Moneyfacts UK Savings Trends Treasury Report data, not yet published, reveals that interest rates have dipped to record lows across the savings spectrum. This month the average easy access rate fell to 0.19%, which is less than a third of the rate of 0.60% paid a year ago. Fixed rates have also dropped with the average one-year bond paying less than half that it did back in December 2019.
All average savings rates fell month-on-month and are at their lowest point since our electronic records began in 2007.
Product choice fell slightly month-on-month – there are now 1,514 savings deals (including ISAs) on the market which is 312 fewer deals available than a year ago.
Rachel Springall, Finance Expert at Moneyfacts, said: “Clearly it has been a tough year for savers, and they will be approaching the end of 2020 with rates falling to record lows. The Coronavirus pandemic and subsequent Bank of England base rate cuts have left an unprecedented impact on the savings market and uncertainty remains.
“Savings providers have had to react to an extremely volatile market this year and this has meant deals have been cut multiple times in a short space of time in some cases or withdrawn from the market entirely. In recent weeks, the easy access market has changed considerably as savers continue to flood this arena thanks to the flexibility the accounts provide, and the recent rate cuts made by National Savings and Investments.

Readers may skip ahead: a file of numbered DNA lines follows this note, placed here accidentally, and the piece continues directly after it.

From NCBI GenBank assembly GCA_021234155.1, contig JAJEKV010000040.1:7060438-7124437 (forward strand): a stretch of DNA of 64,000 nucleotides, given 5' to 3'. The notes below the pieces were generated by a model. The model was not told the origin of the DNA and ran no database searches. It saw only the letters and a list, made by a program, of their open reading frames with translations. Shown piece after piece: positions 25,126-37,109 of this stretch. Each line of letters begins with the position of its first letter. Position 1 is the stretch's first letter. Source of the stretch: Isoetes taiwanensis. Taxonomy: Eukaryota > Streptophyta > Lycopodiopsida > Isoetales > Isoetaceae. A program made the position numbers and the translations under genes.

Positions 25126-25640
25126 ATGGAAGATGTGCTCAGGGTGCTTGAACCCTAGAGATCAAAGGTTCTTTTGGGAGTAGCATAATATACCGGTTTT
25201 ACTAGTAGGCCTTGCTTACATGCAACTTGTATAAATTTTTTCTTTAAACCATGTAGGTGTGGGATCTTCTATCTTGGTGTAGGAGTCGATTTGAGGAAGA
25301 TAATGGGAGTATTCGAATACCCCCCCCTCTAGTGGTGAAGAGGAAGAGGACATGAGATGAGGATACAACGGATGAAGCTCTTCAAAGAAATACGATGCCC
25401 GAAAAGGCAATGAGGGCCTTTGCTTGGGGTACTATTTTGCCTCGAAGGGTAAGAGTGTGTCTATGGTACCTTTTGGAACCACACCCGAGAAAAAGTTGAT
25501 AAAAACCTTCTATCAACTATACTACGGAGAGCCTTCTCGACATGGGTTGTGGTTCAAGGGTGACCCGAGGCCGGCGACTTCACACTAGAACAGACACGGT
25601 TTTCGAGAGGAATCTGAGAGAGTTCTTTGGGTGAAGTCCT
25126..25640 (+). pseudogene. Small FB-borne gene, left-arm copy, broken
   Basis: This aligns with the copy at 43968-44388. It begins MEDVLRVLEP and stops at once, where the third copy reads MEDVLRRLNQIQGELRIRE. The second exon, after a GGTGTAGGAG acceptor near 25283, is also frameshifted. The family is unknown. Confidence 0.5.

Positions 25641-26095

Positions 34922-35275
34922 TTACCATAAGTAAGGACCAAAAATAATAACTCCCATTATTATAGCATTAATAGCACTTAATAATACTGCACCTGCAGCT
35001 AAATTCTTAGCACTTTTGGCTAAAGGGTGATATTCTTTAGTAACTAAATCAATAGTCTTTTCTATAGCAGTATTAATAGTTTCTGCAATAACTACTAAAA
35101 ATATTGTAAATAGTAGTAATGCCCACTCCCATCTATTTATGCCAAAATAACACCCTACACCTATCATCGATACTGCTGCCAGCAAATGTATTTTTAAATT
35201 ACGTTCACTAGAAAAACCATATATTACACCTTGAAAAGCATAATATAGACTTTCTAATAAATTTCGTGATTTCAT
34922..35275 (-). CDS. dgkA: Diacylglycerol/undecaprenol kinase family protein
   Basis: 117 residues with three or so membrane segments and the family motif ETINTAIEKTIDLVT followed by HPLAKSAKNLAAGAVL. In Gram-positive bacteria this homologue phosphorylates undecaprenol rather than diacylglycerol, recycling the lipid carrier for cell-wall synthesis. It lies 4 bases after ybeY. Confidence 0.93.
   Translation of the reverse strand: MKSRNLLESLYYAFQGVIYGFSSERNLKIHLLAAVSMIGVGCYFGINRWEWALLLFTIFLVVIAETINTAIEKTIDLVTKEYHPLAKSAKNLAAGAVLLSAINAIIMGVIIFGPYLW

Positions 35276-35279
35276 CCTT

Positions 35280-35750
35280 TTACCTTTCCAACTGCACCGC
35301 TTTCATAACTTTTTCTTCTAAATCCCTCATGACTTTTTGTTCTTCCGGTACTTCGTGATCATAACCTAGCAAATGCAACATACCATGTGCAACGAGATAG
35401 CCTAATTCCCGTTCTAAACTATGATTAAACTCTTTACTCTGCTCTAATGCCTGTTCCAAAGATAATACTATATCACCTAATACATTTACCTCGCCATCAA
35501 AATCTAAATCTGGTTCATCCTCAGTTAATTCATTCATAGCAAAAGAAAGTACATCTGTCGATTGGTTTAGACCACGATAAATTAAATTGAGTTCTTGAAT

“The latest Bank of England statistics show that the inflow into interest-bearing sight deposits hit £7.1bn during October, a rise from £6.6bn in September, and since January an inflow of almost £70bn. Data from UK Finance echoes that savers have built up cash reserves from the lockdown and the majority of consumers are preferring easy access accounts over a fixed term, which is understandable considering prevalent economic uncertainty. Savers may well continue to choose quick access to funds over a higher rate of interest moving forward.
“Cash ISAs have not been left unscathed from rate cuts this year and some savers have even drawn cash out, as the Bank of England recorded an outflow of £358m from cash ISAs in October. ISAs still provide longer-term tax-free benefits and it’s important that savers review any ISA they have and consider switching accounts if they find their rate is no longer attractive.”